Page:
I assumed 4510 was 65816 compatible, which instruction set I haven't studied either but I think it has 16 bit registers and memory access.
I was hoping how many algorithms from codebase64.org would benefit from keeping the same syntax while using 16 bit integers. From multiplication and Bresenham to binary trigonometry.
I expected C65 was a comfortable way to move c64 coding to a more advanced machine with the same flair.
Now if understand correctly is the C65 8-bit stuck yet has more memory and resolution ? If that is the case programming will be a pain in the ass.
I mean this machine seems tailored for people who used to like doing their own programming -
and for collectors - as it will never have commercial third party support.
Yes the accelerator capabilities make it a good replacement for Turbo Chameleon or VICE warp mode - but then who wants the advanced graphic capabilities.
I mean no one is developing software for these - people is just taking advantage of the acceleration for existing software but unusable slow -.
The NES- SuperNES evolution seems the way to go for me - you improve capabilities and improve programming -.
Forgive me if I'm making mistaken assumptions here.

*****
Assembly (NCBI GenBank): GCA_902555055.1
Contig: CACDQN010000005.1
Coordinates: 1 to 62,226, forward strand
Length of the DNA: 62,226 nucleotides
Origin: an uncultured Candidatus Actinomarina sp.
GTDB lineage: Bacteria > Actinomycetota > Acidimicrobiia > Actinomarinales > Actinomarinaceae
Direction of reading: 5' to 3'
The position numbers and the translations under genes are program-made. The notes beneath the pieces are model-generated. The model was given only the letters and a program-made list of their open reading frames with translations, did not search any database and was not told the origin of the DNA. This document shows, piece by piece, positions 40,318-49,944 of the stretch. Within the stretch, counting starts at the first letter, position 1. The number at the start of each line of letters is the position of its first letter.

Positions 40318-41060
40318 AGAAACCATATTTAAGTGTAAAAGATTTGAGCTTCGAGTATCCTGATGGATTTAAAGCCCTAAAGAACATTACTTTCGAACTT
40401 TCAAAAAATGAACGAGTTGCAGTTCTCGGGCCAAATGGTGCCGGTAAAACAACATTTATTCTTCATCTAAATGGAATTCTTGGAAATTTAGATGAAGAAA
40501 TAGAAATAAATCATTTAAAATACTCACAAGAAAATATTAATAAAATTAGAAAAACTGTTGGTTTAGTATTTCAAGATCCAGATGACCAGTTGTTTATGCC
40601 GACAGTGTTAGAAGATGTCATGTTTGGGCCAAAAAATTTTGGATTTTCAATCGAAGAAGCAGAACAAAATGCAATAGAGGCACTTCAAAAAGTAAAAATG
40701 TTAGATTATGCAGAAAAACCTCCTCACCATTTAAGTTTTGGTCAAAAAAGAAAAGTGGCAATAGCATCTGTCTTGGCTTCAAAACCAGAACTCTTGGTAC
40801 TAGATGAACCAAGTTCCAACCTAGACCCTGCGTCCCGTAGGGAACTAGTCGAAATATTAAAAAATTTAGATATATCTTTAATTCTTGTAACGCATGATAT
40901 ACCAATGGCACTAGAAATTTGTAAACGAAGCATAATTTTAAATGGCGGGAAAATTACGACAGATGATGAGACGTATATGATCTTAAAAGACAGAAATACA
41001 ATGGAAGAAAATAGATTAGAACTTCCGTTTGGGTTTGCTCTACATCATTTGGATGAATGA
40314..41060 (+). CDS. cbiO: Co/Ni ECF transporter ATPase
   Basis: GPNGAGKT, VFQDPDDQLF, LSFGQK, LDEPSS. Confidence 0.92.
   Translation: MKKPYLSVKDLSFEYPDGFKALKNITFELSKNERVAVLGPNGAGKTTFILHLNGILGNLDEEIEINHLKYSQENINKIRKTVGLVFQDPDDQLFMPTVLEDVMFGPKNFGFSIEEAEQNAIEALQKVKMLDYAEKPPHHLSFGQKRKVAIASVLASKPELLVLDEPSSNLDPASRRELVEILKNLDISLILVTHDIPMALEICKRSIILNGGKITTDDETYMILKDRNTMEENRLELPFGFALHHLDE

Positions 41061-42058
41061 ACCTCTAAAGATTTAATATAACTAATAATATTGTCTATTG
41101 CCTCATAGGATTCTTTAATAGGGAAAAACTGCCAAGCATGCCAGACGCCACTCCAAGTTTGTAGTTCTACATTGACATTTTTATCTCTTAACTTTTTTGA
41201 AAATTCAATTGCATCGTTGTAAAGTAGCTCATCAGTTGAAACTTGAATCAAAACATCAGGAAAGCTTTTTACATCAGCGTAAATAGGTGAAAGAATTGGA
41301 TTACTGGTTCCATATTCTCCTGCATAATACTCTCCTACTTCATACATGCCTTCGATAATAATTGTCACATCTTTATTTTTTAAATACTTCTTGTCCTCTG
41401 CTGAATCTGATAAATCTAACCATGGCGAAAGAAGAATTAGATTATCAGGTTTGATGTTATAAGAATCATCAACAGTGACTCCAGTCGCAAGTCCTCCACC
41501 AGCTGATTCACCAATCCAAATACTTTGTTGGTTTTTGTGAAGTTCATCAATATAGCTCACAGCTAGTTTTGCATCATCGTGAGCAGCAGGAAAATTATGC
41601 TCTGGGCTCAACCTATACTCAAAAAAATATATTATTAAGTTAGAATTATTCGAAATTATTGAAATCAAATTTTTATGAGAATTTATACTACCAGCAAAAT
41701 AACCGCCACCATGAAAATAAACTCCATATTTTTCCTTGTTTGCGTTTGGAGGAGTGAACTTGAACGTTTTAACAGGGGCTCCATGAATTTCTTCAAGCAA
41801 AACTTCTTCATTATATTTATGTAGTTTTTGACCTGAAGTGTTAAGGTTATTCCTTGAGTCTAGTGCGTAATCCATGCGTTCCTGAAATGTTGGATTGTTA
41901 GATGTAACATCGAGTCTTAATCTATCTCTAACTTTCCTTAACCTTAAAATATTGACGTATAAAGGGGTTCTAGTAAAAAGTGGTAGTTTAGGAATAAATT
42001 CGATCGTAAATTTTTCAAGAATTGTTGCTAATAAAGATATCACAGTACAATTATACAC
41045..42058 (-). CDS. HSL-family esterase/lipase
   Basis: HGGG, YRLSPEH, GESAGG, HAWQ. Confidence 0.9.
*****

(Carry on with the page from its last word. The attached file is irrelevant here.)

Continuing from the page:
Warning! Strictly "IMHO" kind of reply without any flame war intended: Sorry, but I often see the opposite. Ie C64 coders wants SuperCPU (equipped with 65816) just for a "faster 6502" (minus the illegal opcodes though), and not so much using the other inventions of 65816, only the speed. And especially because C64 and C65 were 8 bit designs, I can't see why to move to 65816, where no Commodore machine was released with that CPU for real. Yes, it would be NES whatever, not so much a CBM-like machine then (so then it can be a Mega-NES project, but not a C65-Mega65 project). It's an interesting question, since if you feel that "easy programming" is the main factor, you can even find some more modern 32 bit CPU to do then, with FPU built-in, linear addressing of Gbytes of memory, multiple CPU codes, whatever. But I'm sorry, nothing offensive attitude from me here, just I can't see your point. Mega65 after all is an "greatly enhanced" C65, by definition, what do you expect exactly then? But to be fair, Mega65 has already great capabilities to break the barriers of a typical 65xx 8 bit design, like the ability to address the whole memory space with a specialized addressing mode. Also, already the 4510 in the C65 had some 16 bit math support, can be kind of useful (like INW, DEW opcodes). I could even demonstrated, that on Mega65 it's possible to software emulate an intel 8080 CPU kinda well, and running CP/M applications, which exploits the features discussed above (without this it would be ten fold slower, or even more ...). And maybe more comes with helps even math integer unit, etc. And who knows, as far as I know, since it's planned to have multiple "CPU personalities" maybe 65816 opcodes can be accessed anyway for a software requesting it. But since the major point of Mega65 (starting with the case design already!!!) is being a "mega"-"C65", and C65 is a kinda well defined machine, just replacing everything without a totally different specification would undermine the whole project, by its very roots and basic goals.